The Irish Times view on the housing crisis: The defining issue

New housing supply is essential across all areas of the market – public and private

Some 39 per cent of under-35 respondents in Dublin and 29 per cent countrywide say they are trying to buy their first home, but cannot afford it. Photograph: Eamonn Farrell/RollingNews.ie

Some 39 per cent of under-35 respondents in Dublin and 29 per cent countrywide say they are trying to buy their first home, but cannot afford it. Photograph: Eamonn Farrell/RollingNews.ie

 

There is no doubt that housing is now a central – possibly the central – issue in Irish politics. The latest Irish Times/Ipsos MRBI opinion poll underlines this and a couple of key statistics are striking. For example 39 per cent of respondents under 35 in Dublin and 29 per cent countrywide say they are trying to buy their first home but cannot afford it.

It adds to other evidence of an extraordinary number of frustrated young people, many forced to remain living at home or in expensive rental properties. Of those finding it impossible to buy, half said the key problem was not being able to afford the deposit. In most cases this is likely to be because they are paying out a high rent each month. It has become a vicious circle.

More supply is central to the solution, both in the rental market and in terms of available properties. The housing market is deeply dysfunctional and one outcome is a lack of homes coming on the market. And building new houses takes time, in part because of the duration of the Irish planning process.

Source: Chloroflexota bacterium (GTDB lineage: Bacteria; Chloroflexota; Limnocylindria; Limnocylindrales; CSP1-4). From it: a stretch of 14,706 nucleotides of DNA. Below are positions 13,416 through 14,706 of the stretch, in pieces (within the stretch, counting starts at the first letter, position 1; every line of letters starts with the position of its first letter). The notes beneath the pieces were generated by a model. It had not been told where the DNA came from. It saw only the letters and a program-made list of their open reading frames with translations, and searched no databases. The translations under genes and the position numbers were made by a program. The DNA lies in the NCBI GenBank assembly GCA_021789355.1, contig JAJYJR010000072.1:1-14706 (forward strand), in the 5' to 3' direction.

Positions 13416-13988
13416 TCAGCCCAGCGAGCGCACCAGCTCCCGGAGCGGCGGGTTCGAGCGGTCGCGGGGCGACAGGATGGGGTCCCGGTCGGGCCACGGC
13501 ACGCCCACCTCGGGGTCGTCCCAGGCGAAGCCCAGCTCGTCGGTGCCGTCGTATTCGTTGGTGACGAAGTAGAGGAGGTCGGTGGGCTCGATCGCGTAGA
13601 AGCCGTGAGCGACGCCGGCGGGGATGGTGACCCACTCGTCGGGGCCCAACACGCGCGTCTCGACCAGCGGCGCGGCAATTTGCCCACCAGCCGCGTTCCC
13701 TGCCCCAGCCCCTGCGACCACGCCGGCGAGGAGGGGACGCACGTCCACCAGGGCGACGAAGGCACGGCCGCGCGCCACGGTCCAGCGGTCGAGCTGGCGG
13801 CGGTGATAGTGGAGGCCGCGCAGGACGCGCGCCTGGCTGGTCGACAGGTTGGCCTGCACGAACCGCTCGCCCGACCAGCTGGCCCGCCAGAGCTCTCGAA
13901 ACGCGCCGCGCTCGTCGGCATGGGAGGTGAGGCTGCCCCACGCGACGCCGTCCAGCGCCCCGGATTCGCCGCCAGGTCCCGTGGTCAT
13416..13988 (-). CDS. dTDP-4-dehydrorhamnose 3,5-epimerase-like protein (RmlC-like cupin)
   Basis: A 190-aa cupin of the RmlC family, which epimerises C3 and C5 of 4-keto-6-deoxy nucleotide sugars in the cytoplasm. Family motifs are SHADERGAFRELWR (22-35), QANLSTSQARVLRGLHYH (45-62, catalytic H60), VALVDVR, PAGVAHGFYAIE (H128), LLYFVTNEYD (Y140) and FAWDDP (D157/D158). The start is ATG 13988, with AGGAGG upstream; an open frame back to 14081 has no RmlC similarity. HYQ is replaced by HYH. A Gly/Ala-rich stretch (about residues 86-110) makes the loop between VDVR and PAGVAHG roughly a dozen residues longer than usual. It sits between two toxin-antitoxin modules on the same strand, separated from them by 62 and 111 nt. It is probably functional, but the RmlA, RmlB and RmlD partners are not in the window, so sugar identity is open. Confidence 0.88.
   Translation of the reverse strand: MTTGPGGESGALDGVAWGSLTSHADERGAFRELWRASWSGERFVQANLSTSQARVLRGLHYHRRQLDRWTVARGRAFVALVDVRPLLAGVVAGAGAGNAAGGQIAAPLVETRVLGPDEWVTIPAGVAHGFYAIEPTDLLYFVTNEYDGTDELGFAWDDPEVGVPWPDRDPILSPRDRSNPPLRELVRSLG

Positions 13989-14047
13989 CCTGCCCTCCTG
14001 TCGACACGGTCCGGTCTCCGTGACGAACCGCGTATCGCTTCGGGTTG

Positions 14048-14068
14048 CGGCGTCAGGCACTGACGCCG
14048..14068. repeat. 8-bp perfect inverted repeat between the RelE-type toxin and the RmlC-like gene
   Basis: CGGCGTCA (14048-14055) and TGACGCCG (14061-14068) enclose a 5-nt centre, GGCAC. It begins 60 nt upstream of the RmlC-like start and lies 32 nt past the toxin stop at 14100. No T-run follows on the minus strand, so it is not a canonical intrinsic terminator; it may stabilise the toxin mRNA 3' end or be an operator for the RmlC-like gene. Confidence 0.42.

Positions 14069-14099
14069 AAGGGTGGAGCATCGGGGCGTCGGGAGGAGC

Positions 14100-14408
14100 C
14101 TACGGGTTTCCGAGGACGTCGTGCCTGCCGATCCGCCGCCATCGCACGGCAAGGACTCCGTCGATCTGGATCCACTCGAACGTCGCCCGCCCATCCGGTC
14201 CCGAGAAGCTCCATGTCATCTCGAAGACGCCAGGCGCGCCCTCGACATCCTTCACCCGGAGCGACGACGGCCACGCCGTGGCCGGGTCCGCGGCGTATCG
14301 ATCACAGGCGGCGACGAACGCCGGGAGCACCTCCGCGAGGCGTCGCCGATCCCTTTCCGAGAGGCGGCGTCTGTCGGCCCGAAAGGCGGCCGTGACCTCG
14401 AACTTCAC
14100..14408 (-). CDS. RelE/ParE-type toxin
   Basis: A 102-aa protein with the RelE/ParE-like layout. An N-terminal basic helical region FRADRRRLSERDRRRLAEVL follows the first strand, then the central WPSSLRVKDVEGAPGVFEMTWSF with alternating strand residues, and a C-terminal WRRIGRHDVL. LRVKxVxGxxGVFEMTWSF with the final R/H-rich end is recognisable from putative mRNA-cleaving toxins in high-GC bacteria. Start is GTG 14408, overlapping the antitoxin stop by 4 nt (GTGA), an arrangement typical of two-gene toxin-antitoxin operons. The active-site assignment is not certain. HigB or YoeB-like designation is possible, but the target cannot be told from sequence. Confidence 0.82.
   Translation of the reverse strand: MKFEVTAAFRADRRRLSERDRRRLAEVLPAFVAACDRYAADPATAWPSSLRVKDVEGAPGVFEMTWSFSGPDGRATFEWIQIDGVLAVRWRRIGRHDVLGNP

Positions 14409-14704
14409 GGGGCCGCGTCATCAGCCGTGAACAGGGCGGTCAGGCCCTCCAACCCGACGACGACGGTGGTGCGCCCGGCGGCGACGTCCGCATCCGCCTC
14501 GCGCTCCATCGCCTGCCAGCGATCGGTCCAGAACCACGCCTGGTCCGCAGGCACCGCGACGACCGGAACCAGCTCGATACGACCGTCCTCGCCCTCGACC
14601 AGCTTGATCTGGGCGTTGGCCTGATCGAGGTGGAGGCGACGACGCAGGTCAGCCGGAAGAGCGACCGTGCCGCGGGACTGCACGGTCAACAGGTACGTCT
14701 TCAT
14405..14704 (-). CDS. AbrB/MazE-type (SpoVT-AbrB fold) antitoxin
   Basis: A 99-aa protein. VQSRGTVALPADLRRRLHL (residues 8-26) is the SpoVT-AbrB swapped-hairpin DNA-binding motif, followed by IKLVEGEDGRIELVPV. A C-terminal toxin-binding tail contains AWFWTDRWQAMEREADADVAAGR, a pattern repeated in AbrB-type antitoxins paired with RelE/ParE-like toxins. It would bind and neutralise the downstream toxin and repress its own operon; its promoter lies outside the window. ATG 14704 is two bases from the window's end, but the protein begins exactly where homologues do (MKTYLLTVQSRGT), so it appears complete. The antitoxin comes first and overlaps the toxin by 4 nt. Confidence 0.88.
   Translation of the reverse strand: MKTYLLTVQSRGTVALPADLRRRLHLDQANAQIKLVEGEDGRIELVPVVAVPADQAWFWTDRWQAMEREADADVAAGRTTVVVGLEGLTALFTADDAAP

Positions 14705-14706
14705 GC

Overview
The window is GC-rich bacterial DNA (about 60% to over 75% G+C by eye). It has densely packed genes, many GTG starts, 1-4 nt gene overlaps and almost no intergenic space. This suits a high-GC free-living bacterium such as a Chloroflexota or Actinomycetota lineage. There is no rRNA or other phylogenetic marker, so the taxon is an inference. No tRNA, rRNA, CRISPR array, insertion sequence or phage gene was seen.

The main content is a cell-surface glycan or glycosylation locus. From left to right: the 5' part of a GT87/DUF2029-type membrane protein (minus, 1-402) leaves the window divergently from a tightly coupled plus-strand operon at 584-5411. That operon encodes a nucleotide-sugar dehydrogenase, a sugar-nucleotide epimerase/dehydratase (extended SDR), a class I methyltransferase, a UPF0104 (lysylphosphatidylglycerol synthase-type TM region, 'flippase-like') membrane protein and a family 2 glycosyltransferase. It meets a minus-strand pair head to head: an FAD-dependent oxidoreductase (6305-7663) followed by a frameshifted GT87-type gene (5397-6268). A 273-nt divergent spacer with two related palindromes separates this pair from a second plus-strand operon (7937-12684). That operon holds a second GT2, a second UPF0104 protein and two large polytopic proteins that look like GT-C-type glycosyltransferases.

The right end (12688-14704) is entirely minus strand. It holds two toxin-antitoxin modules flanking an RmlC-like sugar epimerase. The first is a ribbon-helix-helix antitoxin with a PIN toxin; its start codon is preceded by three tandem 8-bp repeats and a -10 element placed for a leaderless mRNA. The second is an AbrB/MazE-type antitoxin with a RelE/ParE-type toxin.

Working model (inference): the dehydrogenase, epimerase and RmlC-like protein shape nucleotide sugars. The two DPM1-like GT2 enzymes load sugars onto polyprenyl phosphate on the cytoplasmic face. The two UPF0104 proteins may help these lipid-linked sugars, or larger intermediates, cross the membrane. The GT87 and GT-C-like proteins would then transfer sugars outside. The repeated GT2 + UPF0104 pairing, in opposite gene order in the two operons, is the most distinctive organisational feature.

New housing supply is essential across all areas of the market

There are some interesting poll findings in this area, with around two-thirds of people saying they would be happy to see a significant amount of new private housing in their area and just slightly less saying the same in relation to social housing. Perhaps attitudes to new developments will start to change but, unfortunately, objections and lengthy hold-ups remain all too common.

The local community has a right to have a say, but cannot have a veto on all development. And a key problem is the inordinate length of time it takes to get through the planning process and sometimes associated judicial reviews.

New housing supply is essential across all areas of the market – public and private. The Government parties face the job of persuading the electorate that they can accelerate the existing level of provision as we emerge from the pandemic. The Opposition parties, notably Sinn Féin, must convince voters that they can deliver on their promises of vastly increased supply. On this will turn many votes in the next general election.

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